Background: Certain patients are less likely to undergo appropriate cancer treatment, worsening their overall cancer survival. The purpose of this investigation was to identify factors associated with inadequate neoadjuvant radiation for rectal cancer.
Methods: The National Cancer Database was queried for patients with locally advanced rectal cancer who received neoadjuvant radiation 2006-2014. Adequate radiation was considered to be 4,500-5,040 cGy. Demographic, hospital and clinical variables were analyzed for association with inadequate radiation.
Results: The study cohort was 34,391 patients; 1,842(5.4%) received inadequate radiation. On multivariate analysis, female gender, older age, other race, government-provided insurance, lower clinical stage and rural location correlated with inadequate radiation.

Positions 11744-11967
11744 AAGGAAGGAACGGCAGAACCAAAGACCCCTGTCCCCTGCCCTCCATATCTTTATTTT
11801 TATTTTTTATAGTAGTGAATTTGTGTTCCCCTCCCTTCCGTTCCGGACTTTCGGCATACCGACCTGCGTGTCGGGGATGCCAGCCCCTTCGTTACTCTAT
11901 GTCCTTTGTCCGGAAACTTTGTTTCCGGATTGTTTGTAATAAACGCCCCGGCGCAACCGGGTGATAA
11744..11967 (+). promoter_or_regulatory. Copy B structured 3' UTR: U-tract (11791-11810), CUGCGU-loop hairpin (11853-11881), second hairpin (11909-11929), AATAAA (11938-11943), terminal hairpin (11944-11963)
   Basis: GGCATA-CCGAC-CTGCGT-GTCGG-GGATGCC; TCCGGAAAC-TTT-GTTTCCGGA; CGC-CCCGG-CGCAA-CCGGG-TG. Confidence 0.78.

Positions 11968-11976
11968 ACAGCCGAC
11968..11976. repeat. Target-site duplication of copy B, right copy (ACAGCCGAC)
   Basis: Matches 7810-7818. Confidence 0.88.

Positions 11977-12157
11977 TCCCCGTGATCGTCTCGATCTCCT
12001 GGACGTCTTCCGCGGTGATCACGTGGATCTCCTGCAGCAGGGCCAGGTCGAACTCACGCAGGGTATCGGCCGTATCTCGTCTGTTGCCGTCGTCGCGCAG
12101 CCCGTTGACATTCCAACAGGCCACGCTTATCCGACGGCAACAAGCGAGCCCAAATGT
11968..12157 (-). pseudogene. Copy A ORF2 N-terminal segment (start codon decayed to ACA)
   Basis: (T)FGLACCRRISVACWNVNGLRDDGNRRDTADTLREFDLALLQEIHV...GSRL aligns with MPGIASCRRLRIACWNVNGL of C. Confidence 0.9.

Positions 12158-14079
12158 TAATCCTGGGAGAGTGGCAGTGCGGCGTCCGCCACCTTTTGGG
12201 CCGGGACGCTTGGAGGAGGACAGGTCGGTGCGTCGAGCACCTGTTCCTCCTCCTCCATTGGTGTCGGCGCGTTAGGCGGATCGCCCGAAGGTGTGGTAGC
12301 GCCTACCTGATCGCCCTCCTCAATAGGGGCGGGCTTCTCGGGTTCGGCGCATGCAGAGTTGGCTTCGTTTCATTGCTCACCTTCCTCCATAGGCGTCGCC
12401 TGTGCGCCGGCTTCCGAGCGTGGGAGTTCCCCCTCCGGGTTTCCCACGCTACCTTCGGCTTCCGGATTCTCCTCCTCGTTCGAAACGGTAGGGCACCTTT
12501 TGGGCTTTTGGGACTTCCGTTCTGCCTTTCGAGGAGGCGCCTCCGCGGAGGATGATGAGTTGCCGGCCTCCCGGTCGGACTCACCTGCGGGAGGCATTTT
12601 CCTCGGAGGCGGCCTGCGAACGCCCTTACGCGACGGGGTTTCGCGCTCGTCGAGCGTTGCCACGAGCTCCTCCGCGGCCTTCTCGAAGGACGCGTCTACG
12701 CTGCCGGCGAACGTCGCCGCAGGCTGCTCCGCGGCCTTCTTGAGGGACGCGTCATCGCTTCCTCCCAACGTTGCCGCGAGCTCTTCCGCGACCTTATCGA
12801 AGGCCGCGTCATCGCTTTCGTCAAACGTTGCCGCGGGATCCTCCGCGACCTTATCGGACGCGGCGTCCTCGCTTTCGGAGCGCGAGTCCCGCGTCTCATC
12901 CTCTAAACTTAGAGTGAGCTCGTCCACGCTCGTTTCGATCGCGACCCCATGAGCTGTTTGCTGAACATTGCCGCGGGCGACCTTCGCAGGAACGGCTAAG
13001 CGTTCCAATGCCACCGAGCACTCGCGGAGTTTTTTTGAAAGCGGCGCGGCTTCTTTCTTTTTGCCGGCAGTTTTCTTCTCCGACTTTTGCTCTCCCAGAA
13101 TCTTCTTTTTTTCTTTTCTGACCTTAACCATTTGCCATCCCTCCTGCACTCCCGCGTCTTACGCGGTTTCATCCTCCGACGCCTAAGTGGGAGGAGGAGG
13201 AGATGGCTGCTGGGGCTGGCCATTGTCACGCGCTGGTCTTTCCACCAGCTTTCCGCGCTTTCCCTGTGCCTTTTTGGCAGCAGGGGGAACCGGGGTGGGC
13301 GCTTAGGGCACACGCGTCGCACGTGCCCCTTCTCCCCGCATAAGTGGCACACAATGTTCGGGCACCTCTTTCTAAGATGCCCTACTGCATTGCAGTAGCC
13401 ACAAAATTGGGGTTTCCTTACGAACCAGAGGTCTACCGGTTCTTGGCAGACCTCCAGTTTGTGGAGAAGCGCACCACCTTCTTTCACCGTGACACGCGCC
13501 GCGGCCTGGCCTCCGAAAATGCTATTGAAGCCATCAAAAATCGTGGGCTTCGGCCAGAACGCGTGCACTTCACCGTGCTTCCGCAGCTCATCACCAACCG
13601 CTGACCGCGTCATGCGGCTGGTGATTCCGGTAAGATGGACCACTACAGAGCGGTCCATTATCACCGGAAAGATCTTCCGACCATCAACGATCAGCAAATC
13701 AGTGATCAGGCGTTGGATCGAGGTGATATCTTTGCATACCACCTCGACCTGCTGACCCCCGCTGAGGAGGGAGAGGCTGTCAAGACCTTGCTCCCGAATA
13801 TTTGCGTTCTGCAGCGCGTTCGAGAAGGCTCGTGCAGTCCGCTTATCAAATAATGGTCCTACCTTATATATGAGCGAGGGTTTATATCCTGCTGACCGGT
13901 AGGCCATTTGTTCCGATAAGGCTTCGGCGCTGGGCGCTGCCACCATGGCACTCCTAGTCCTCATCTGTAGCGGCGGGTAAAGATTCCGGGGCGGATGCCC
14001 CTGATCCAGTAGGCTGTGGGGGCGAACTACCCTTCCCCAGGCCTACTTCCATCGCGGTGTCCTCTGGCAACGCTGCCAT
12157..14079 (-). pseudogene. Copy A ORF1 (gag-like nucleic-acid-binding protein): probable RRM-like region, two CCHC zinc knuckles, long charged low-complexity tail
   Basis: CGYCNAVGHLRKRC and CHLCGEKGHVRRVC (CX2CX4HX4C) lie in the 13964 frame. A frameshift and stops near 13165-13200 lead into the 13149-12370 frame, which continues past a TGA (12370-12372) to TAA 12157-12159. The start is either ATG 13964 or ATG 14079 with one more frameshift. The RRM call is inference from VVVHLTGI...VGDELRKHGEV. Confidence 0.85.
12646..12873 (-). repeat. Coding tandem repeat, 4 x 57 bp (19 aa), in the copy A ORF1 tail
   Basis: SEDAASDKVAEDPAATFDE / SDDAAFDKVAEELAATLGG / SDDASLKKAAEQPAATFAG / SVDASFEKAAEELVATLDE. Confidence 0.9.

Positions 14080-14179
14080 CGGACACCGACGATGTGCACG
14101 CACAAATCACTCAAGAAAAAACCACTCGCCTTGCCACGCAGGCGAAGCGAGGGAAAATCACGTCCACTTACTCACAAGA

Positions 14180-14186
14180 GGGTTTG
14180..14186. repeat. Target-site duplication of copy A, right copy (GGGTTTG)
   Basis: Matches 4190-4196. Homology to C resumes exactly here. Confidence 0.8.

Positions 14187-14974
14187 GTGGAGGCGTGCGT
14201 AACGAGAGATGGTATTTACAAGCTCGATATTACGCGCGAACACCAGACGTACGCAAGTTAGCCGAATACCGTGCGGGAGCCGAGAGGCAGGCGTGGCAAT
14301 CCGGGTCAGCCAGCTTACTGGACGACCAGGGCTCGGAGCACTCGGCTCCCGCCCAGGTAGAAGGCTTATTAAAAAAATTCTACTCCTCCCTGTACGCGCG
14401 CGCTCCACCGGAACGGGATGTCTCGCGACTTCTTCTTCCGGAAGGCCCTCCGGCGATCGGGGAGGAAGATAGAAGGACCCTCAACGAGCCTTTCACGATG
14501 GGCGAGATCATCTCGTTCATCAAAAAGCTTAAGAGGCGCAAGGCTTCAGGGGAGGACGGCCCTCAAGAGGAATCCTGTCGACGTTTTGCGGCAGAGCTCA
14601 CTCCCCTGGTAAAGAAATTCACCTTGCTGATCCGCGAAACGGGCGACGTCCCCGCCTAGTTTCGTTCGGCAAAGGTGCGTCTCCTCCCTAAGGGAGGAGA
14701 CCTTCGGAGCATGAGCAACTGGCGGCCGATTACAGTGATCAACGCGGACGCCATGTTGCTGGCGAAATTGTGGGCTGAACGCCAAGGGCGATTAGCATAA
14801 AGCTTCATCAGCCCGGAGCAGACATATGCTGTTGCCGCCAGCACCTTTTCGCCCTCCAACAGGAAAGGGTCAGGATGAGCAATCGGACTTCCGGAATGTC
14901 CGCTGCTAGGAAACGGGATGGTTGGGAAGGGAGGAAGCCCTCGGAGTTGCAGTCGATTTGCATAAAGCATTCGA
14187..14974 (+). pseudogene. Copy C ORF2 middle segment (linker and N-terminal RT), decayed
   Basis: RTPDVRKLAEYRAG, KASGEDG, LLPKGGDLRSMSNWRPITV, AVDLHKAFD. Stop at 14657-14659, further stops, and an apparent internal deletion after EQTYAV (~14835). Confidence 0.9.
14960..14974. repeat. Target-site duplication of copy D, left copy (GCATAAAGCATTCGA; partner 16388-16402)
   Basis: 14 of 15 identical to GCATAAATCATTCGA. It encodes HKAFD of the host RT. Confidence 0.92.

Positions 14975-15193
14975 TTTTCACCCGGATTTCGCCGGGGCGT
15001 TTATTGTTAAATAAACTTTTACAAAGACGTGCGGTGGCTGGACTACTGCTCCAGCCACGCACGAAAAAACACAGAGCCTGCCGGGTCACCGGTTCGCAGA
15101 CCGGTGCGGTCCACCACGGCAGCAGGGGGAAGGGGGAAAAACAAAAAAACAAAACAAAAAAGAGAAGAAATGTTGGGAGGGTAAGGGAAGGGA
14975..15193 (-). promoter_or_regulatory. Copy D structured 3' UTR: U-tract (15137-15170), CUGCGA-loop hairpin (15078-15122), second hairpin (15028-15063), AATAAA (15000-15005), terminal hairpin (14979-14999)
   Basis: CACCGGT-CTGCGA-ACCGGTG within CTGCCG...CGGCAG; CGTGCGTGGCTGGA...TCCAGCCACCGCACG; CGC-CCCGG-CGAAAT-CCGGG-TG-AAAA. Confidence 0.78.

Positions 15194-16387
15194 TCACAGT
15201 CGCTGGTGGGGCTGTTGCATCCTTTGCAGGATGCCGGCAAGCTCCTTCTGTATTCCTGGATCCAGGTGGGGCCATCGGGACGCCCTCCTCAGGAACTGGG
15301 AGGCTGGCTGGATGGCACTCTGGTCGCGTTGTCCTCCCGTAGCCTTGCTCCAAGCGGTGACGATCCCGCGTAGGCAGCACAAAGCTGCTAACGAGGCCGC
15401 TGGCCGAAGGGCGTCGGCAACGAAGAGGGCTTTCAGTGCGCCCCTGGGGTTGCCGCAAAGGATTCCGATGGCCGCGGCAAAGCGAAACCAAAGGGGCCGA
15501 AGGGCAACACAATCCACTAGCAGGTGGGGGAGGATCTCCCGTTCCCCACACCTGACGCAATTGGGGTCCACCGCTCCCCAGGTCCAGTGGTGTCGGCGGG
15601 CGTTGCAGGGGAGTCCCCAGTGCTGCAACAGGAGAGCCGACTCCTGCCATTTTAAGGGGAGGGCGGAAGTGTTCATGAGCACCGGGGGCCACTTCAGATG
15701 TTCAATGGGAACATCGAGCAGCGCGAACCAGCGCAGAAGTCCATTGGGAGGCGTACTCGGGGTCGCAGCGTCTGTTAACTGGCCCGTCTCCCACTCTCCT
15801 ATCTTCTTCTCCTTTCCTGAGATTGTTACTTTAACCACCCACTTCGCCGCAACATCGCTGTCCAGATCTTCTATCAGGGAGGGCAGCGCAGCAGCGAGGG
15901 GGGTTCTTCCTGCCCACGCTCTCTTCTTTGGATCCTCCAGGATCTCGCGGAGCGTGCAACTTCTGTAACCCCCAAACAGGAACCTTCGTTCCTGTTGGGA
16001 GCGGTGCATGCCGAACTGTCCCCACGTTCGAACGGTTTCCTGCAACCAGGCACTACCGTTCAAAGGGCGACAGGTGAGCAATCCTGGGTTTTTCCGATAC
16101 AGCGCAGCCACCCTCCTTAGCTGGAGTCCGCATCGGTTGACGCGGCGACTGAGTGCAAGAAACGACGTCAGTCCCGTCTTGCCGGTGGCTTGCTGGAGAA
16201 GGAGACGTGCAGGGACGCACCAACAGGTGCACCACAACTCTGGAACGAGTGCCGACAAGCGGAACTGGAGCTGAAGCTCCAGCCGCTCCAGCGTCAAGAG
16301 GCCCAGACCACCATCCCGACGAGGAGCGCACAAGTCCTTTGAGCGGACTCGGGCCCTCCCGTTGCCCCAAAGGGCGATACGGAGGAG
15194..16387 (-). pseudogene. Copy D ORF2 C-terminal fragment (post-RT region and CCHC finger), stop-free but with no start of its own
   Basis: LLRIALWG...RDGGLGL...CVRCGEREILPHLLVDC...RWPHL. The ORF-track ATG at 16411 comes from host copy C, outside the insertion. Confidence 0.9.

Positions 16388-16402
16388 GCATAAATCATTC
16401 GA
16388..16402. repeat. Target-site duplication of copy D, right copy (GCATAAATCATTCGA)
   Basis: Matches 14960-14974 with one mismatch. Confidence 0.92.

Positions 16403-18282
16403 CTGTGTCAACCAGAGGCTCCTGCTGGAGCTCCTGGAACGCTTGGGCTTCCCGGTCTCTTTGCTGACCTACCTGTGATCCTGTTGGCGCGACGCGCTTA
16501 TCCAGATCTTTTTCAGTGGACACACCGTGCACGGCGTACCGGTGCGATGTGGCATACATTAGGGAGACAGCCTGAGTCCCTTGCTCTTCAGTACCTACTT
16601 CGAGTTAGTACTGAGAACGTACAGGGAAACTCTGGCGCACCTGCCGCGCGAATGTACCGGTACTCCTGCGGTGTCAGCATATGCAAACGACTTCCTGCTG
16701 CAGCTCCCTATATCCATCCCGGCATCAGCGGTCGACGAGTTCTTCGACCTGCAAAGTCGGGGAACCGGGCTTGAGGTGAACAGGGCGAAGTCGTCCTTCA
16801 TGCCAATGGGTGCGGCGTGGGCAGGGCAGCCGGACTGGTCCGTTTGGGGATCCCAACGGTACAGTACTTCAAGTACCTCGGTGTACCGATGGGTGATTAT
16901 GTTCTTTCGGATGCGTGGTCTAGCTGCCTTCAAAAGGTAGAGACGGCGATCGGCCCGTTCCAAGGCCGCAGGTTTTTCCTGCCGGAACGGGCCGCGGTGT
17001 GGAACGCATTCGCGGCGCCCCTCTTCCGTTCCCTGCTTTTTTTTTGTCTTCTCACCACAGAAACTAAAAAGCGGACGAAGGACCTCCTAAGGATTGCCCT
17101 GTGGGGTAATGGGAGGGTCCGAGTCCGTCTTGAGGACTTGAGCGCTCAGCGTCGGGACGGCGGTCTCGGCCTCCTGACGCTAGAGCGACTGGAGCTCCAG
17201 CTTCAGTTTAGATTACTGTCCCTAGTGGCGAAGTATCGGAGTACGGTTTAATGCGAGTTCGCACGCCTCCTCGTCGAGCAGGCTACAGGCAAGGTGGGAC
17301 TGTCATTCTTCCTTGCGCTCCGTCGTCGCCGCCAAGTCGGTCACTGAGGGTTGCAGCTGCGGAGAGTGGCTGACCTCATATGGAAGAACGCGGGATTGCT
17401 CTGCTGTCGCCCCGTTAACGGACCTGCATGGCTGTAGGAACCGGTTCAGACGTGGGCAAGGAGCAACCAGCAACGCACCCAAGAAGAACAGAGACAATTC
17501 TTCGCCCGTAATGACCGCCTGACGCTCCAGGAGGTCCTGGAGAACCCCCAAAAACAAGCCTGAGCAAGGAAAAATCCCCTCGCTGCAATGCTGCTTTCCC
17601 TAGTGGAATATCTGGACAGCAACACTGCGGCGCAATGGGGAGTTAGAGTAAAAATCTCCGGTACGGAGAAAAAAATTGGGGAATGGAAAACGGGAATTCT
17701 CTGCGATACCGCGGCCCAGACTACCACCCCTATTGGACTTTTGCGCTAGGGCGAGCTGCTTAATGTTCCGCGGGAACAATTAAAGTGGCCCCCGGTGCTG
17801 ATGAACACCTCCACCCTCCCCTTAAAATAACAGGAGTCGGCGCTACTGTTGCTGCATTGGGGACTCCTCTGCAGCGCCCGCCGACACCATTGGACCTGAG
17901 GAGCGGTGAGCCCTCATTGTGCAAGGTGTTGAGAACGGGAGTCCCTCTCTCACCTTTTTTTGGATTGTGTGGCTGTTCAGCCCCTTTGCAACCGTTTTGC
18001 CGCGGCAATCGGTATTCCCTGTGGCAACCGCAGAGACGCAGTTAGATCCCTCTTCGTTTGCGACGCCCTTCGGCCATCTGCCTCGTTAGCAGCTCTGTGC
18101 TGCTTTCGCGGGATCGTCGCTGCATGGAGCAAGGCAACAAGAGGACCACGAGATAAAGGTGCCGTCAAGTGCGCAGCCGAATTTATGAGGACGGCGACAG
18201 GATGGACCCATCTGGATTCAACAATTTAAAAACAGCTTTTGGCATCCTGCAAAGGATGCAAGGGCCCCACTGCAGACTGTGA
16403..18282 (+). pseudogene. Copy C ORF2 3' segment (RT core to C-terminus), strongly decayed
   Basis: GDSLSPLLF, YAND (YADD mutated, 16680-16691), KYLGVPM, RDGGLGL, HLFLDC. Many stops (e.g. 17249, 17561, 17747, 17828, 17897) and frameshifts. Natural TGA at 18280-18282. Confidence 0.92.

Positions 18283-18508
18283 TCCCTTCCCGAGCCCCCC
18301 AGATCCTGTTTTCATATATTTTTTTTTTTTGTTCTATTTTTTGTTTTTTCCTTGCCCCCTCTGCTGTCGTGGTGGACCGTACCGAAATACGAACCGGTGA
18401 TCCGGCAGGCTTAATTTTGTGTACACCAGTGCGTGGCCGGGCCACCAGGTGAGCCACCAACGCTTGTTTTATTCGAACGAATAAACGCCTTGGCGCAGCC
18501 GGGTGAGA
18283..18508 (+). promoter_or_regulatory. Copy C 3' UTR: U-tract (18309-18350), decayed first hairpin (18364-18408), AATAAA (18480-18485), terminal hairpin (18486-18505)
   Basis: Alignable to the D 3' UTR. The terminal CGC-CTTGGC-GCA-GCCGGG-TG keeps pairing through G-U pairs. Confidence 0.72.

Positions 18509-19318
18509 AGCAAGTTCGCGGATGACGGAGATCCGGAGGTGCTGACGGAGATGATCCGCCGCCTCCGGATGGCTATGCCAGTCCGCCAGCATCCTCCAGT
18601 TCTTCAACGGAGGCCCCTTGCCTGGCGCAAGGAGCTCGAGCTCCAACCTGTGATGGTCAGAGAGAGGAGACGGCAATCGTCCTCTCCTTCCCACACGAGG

Conclusions: Women were 50% less likely than men to receive correct neoadjuvant radiation dosing. Other factors including age, race, insurance, clinical stage, geographic location and neoadjuvant chemotherapy were significantly associated with radiation dosing. These factors should be evaluated to determine if they can be modified to improve outcomes.
Keywords: Gender disparity; Healthcare disparities; Neoadjuvant radiation; Radiation dosing; Rectal cancer.
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